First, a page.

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n. pl. ra·chis·es or rach·i·des (răk′ĭ-dēz′, rā′kĭ-)
a. The main stem of an elongated inflorescence, as in a grass.
b. The main axis of a pinnately compound leaf or of a fern frond.
2. The main shaft of a bird's feather, especially the part to which the barbs are attached.
3. The spinal column.

[New Latin, from Greek rhakhis, spine, ridge.]

ra′chi·al adj.
American Heritage® Dictionary of the English Language, Fifth Edition. Copyright © 2016 by Houghton Mifflin Harcourt Publishing Company. Published by Houghton Mifflin Harcourt Publishing Company. All rights reserved.


(ˈreɪkɪs) or


n, pl rachises, rhachises, rachides or rhachides (ˈrækɪˌdiːz; ˈreɪ-)
1. (Botany) botany the main axis or stem of an inflorescence or compound leaf
2. (Zoology) ornithol the shaft of a feather, esp the part that carries the barbs
3. (Anatomy) another name for spinal column
[C17: via New Latin from Greek rhakhis ridge]
rachial, rhachial rachidial, rhachidial adj
Collins English Dictionary – Complete and Unabridged, 12th Edition 2014 © HarperCollins Publishers 1991, 1994, 1998, 2000, 2003, 2006, 2007, 2009, 2011, 2014


(ˈreɪ kɪs)

n., pl. ra•chis•es, rach•i•des (ˈræk ɪˌdiz, ˈreɪ kɪ-)
1. any of various axial structures of a plant, as the stem of a leaflet.
2. the part of the shaft of a feather bearing the web.
[1775–85; < New Latin < Greek rháchis spine]
Random House Kernerman Webster's College Dictionary, © 2010 K Dictionaries Ltd. Copyright 2005, 1997, 1991 by Random House, Inc. All rights reserved.
ThesaurusAntonymsRelated WordsSynonymsLegend:
Noun1.rachis - axis of a compound leaf or compound inflorescencerachis - axis of a compound leaf or compound inflorescence
axis - the main stem or central part about which plant organs or plant parts such as branches are arranged
2.rachis - the series of vertebrae forming the axis of the skeleton and protecting the spinal cordrachis - the series of vertebrae forming the axis of the skeleton and protecting the spinal cord; "the fall broke his back"
notochord - a flexible rodlike structure that forms the supporting axis of the body in the lowest chordates and lowest vertebrates and in embryos of higher vertebrates
chine - backbone of an animal
canalis vertebralis, spinal canal, vertebral canal - the canal in successive vertebrae through which the spinal cord passes
coccyx, tail bone - the end of the vertebral column in humans and tailless apes
vertebra - one of the bony segments of the spinal column
intervertebral disc, intervertebral disk - a fibrocartilaginous disc serving as a cushion between all of the vertebrae of the spinal column (except between the first two)
skeletal structure - any structure created by the skeleton of an organism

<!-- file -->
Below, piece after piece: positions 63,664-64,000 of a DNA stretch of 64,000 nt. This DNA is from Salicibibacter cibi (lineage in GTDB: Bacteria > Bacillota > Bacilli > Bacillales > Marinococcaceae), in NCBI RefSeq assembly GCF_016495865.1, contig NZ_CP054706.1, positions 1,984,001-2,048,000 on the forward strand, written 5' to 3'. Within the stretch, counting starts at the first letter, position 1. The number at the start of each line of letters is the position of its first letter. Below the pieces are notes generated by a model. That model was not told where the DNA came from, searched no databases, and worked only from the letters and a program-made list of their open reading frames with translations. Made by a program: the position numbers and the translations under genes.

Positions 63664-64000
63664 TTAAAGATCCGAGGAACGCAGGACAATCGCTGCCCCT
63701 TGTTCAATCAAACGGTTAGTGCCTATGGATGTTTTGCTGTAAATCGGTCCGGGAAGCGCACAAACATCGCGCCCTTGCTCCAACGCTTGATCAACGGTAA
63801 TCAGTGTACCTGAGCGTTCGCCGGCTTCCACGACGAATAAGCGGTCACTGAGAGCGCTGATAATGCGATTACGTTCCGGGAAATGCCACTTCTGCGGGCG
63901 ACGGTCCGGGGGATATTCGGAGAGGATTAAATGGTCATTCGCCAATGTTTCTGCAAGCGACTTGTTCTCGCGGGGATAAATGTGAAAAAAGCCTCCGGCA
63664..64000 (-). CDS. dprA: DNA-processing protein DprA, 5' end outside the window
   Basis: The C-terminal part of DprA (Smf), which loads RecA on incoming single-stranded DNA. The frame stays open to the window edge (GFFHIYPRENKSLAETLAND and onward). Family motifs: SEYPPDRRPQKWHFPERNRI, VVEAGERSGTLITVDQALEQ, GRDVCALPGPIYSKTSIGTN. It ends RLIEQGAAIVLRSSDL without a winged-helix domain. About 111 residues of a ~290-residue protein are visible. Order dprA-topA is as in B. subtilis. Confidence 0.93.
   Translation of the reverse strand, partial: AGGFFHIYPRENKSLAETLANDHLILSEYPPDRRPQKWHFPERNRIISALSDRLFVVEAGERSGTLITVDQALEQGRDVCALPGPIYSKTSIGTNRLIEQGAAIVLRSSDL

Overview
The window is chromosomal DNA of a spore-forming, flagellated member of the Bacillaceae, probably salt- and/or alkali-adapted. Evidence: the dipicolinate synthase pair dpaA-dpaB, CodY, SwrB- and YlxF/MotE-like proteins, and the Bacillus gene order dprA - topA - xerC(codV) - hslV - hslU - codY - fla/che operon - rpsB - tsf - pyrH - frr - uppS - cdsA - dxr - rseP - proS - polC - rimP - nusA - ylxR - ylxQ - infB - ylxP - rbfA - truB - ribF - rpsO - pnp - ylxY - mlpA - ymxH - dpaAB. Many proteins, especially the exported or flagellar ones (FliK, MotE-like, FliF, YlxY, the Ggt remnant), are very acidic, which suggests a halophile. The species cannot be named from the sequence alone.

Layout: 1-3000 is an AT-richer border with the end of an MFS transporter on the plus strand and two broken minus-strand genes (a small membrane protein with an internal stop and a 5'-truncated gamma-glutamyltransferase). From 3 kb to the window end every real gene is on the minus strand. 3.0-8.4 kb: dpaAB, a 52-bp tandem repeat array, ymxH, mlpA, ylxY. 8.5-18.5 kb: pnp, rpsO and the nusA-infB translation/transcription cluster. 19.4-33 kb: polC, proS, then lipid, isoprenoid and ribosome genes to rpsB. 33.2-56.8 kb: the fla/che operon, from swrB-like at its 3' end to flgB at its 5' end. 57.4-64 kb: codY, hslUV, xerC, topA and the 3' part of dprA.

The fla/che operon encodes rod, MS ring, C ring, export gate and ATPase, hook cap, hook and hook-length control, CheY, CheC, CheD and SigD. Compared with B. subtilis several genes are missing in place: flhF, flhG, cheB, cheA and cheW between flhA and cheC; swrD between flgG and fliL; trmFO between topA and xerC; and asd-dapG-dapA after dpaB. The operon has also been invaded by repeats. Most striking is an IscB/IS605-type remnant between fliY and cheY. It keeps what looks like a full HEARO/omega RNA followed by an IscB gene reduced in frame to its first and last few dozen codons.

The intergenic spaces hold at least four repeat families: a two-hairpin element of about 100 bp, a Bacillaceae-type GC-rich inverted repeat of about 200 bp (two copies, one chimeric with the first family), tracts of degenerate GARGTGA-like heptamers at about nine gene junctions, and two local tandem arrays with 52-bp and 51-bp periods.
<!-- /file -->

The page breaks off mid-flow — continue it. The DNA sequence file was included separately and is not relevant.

axial skeleton - the part of the skeleton that includes the skull and spinal column and sternum and ribs
Based on WordNet 3.0, Farlex clipart collection. © 2003-2012 Princeton University, Farlex Inc.


n. raquis, la columna vertebral.
English-Spanish Medical Dictionary © Farlex 2012
References in periodicals archive ?
Kathleen lnman, who owns a small winery and an eight-acre vineyard in Sonoma's Russian River Valley, prefers to use entire bunches during the fermentation process; she says the rachises "act like a cage to protect some of the berries" and lend flavor and texture.
The association of Alternaria with clusters displaying symptoms of red rachises suggests that more research needs to be done that focuses on why these saprophytic and opportunistic pathogens are not being controlled with current pest-management programs.
australis cannot be entirely attributed to the effects of insect herbivores, however, since significantly more flowers were produced in bison-grazed habitats and floral reproductive allocation was higher even when only rachis masses (rachises were uneaten by Epicauta sp.) were considered.
Another factor that affects the visual aspect of the lawn is the intense emergence of flower rachises, especially in lawns formed by P notatum in which the color of the inflorescence is different from the color of the leaves.
Variety Sultan was high in CAT activity with respect to grain and rachises while the Golden in corn silk.
When multiple rachises and fruit with sugar accumulation disorder were tested for minerals, the only consistent difference from normally developing fruit or rachises was increased calcium in the rachis tissue (Krasnow et al.
Rachises are scaly, papillate, with occasional aerophores in the base of pinnae.
Pistillate inflorescences are smaller and more contracted than staminate ones, and the rachises are very compact and covered by 30-50 flowers.
Two specimens correspond to nearly complete fronds showing a primary rachis bifurcating, at an angle of about 30[degrees], into two pinnae rachises 20 to 26 cm long.